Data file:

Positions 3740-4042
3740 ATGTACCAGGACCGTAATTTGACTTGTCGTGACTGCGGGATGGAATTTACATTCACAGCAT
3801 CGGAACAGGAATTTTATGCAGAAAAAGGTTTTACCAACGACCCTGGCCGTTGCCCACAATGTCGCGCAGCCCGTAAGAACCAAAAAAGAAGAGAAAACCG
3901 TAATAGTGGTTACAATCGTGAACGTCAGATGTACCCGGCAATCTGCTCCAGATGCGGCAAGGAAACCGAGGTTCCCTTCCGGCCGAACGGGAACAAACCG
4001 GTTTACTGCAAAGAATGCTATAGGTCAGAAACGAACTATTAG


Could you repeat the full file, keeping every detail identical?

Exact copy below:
Positions 3740-4042
3740 ATGTACCAGGACCGTAATTTGACTTGTCGTGACTGCGGGATGGAATTTACATTCACAGCAT
3801 CGGAACAGGAATTTTATGCAGAAAAAGGTTTTACCAACGACCCTGGCCGTTGCCCACAATGTCGCGCAGCCCGTAAGAACCAAAAAAGAAGAGAAAACCG
3901 TAATAGTGGTTACAATCGTGAACGTCAGATGTACCCGGCAATCTGCTCCAGATGCGGCAAGGAAACCGAGGTTCCCTTCCGGCCGAACGGGAACAAACCG
4001 GTTTACTGCAAAGAATGCTATAGGTCAGAAACGAACTATTAG